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More Extreme Storms in Michigan

The Rocky Mountain Climate Organization (RMCO) and Natural Resources Defense Council (NRDC) have released a new report, Extreme Storms in Michigan, which documents an 89 percent increase in the annual frequency of extreme precipitation events--defined as 2 inches or more in a day—across the state over the last 50 years. In southern Michigan, home to most of the state's residents, there has been a whopping 128% increase over the past half century.

The NRDC-RMCO news release on the report is available here.

What Michigan has at stake as extreme storms become more frequent is illustrated by two recent storms--an August 2014 storm that deluged Detroit with up to six inches of rainfall in eight hours, and widespread April 2013 storms of more than two inches of rainfall in a day. Both storms caused major flooding that prompted federal disaster designations and from which the areas are still recovering. The Detroit flooding led to $1.1 billion in damages.

The RMCO-NRDC report is based on an analysis of daily precipitation records from 37 weather stations over 50 years. It is the most comprehensive analysis yet of daily precipitation trends in Michigan, and by including data through 2013 has the most recent data of any analysis of precipitation in the Midwest.

“The report digs deep into the data to confirm something most Michiganders already guessed—dangerous, extreme storms are on the rise across the state,” said Stephen Saunders, the president of the Rocky Mountain Climate Organization and the report’s lead author. “Global studies already show climate change is driving more extreme precipitation, and now we’ve documented how great the increase has been in Michigan, where aging infrastructure makes the resulting floods even worse.”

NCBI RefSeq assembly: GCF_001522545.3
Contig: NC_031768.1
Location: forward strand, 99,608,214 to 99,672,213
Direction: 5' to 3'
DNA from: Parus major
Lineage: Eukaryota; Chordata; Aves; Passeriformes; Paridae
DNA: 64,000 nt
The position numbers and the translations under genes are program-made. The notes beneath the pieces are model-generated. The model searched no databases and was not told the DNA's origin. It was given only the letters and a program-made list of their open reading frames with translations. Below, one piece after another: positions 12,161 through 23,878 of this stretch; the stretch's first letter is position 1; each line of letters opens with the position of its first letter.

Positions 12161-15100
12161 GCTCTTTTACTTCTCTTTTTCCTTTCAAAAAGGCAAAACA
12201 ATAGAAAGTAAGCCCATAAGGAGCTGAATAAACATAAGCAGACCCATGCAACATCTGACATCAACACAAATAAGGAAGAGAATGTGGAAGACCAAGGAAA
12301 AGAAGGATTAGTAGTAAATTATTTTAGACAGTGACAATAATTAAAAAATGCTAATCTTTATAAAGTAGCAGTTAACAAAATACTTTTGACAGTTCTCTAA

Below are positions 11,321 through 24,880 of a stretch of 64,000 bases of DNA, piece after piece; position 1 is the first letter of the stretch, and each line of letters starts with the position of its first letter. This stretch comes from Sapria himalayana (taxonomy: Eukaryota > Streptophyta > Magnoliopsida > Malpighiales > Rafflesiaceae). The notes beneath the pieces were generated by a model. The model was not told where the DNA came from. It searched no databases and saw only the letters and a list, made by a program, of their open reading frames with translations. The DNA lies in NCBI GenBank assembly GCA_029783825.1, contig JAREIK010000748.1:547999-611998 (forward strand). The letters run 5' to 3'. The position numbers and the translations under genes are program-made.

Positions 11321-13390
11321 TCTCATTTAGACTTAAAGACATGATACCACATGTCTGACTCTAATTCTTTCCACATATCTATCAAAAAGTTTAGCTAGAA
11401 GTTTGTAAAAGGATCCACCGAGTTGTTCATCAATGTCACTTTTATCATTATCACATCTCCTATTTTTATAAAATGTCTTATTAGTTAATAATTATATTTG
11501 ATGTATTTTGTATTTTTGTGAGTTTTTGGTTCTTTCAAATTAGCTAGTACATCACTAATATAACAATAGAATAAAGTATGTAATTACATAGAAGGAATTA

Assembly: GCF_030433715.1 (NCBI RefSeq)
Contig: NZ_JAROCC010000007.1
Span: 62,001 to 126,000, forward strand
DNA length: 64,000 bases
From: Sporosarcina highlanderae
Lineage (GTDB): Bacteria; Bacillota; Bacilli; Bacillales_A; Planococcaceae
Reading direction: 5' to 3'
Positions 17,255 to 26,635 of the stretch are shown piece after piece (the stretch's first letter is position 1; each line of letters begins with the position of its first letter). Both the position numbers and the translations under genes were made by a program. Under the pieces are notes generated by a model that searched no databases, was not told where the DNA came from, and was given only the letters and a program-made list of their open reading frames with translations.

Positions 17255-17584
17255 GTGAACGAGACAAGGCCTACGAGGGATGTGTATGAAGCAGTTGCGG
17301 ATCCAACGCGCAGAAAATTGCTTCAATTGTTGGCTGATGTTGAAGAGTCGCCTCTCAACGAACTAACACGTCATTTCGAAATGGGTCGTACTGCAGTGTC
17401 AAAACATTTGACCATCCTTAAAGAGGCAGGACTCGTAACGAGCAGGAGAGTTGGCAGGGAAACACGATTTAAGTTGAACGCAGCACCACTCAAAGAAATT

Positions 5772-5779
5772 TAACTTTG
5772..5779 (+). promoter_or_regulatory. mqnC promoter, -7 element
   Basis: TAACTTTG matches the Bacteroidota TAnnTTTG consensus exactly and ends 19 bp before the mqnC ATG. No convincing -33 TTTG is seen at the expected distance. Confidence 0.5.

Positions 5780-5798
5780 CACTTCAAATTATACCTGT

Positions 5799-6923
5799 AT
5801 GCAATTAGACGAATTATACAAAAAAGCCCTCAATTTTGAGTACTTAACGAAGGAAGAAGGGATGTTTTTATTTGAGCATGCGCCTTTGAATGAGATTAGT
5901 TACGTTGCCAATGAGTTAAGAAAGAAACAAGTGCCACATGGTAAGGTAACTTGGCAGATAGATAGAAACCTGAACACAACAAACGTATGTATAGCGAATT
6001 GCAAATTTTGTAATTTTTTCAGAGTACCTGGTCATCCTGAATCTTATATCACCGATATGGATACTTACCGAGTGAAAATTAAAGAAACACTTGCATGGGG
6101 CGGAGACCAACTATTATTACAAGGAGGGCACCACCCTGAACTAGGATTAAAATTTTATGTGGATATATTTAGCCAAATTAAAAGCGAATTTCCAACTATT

Intense storms overwhelm communities where infrastructure intended to capture these deluges cannot keep up, leading not only to property losses from flooding but also to contamination of water supplies, wells, rivers and the Great Lakes. A particular vulnerability that Michigan has to extreme storms stems from the state’s reliance on combined sewer systems, an older type of system which carries both storm water and sewage in the same pipes. Michigan has 46 combined sewer systems, the third-largest total in the nation. Combined sewer overflows (CSOs) can spread untreated human and industrial wastes, and people can become sick by drinking or being exposed to the contaminated water. The report includes a new analysis of CSOs, finding that 76 percent of the worst incidents in recent years resulted from storms of two inches or more per day—the extreme storms tracked in the report’s precipitation analysis.

The study also notes that private drinking water wells are at risk from flooding, and that more people in Michigan rely on them than in any other state, with over one million households drinking water from private wells.

“As Michigan faces more of these big storms, there is a lot to be done in shifting the state to clean energy and away from dirty fuels that produce more global warming pollution,” said Theo Spencer of the NRDC. “On the bright side, more renewables like solar and wind, and more green infrastructure projects to better handle runoff mean more jobs in Michigan."

The increase in extreme storms is much greater than that of smaller storms. In Michigan over the past half century, the annual frequency of storms with less than one inch of precipitation in a day increased by only 12 percent, and that of storms of one to two inches increased by 24 percent. So changes in the frequency of different storms are linked to their size, with larger storms becoming more frequent at a larger rate. This is consistent with a general global pattern of increasing frequency of large precipitation events, which scientists have concluded is a result of human-caused climate change. Climate change drives this pattern primarily because, under the basic laws of physics, warmer air can hold more moisture.